International intrigue and political thrillers have always been a popular genre, but in these tumultuous times, the fodder for such writers seems to have increased immeasurably. In The Gambit, Brad Carlson tears the tension from the headlines, postulating a world where Iran becomes a nuclear nation, and in the face of American hesitance, Israel must make a dangerous decision to protect itself.
Every chapter is packed with the gravitas of the present world, making this novel both timely and prescient. For those trying to escape these difficult times, this book may not be the most appealing read, but it’s a fascinating tale, to say the least. Thomas “Stonewall” Jackson is a dominant and dynamic leading man, while Dani provides an excellent counterpoint – smart, sassy and not afraid to take control when she needs to. What begins as an international thriller – one that will seemingly focus on countries “over there” – the fight comes to American shores as Iran’s true ambitions become clear.
This is dystopian chaos at its finest, but also a frightening vision of what a massive attack on America’s infrastructure could look like. The delicate nature of foreign policy and the mysterious actions of the global intelligence community are put in the spotlight. The players are recognizable just enough so that readers will feel like this story is not only possible, but even inevitable. Contemporary readers will be unable to separate fiction from fact, not only because of the real life “characters” involved in the book, such as Netanyahu, Assad and others, but also because of the logical progression of the conflict. With a premise like this, there is no need to be overly dramatic; the seriousness of the threat is intense and believable all by itself.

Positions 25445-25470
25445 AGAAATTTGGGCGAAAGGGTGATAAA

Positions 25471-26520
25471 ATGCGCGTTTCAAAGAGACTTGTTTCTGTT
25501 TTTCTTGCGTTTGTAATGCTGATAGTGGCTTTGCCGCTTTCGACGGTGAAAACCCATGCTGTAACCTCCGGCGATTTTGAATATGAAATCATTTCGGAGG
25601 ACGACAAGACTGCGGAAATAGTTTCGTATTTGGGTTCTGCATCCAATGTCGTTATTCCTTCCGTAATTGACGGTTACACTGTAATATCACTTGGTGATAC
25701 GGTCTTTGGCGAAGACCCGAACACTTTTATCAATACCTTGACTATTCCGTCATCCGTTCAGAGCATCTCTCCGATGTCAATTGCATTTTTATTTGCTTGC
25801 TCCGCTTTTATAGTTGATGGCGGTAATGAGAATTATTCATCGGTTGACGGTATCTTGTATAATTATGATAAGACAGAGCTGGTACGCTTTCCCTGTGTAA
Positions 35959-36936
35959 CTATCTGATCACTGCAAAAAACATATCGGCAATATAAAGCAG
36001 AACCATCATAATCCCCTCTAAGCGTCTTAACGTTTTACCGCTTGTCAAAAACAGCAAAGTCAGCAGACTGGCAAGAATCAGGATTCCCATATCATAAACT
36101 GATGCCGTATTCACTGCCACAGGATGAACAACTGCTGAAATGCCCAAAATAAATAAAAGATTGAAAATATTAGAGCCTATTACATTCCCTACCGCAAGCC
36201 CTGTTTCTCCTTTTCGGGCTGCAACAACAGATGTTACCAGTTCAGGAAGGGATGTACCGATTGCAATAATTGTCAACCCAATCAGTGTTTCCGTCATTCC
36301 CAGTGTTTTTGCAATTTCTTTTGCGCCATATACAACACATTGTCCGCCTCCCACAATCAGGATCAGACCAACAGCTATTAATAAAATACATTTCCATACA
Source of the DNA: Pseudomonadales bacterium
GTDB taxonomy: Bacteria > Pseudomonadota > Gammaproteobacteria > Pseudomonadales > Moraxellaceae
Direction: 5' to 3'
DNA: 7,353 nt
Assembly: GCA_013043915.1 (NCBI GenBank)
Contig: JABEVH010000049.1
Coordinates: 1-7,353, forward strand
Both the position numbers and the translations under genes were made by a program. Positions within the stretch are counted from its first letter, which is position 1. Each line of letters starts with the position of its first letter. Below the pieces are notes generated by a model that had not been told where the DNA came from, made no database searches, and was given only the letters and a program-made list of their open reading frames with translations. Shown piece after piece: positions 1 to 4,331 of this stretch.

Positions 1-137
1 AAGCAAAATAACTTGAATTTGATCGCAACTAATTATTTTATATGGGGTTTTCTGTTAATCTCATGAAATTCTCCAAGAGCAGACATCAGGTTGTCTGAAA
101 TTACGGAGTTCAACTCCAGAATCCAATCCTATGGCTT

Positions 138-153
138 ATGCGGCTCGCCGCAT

The author’s background in diplomatic history and international relations shines in the prose, as the amount of details suggests comfort and mastery of the topic, without boring readers with too much procedural info. Many international thrillers fail to give the “juicy” parts without weighing the book down with too much backstory. The military scenes and action sequences are breathlessly conveyed, aided by the genuine interest that readers will develop for the characters. There is no shortage of heart-stopping moments, partially due to the momentum building for Carlson.
The dialogue is crisp and realistic, avoiding another common flaw in this genre, and Carlson shows a keen perception of real communication, particularly in times of trauma or crisis. There are few moments where a reader gets a respite, but the brief banter between Dani and Stonewall can be amusing, and some of the more detailed military sections provide an occasional breather.
As a whole, this book is intense from the start, and with the fate of the world hanging in the balance, there aren’t many chances to relax. Plenty of room is also left after the epic climax of this book, and loose ends abound for the inevitable sequel to clear up. The Gambit should be a hit, making this an auspicious debut for the author.
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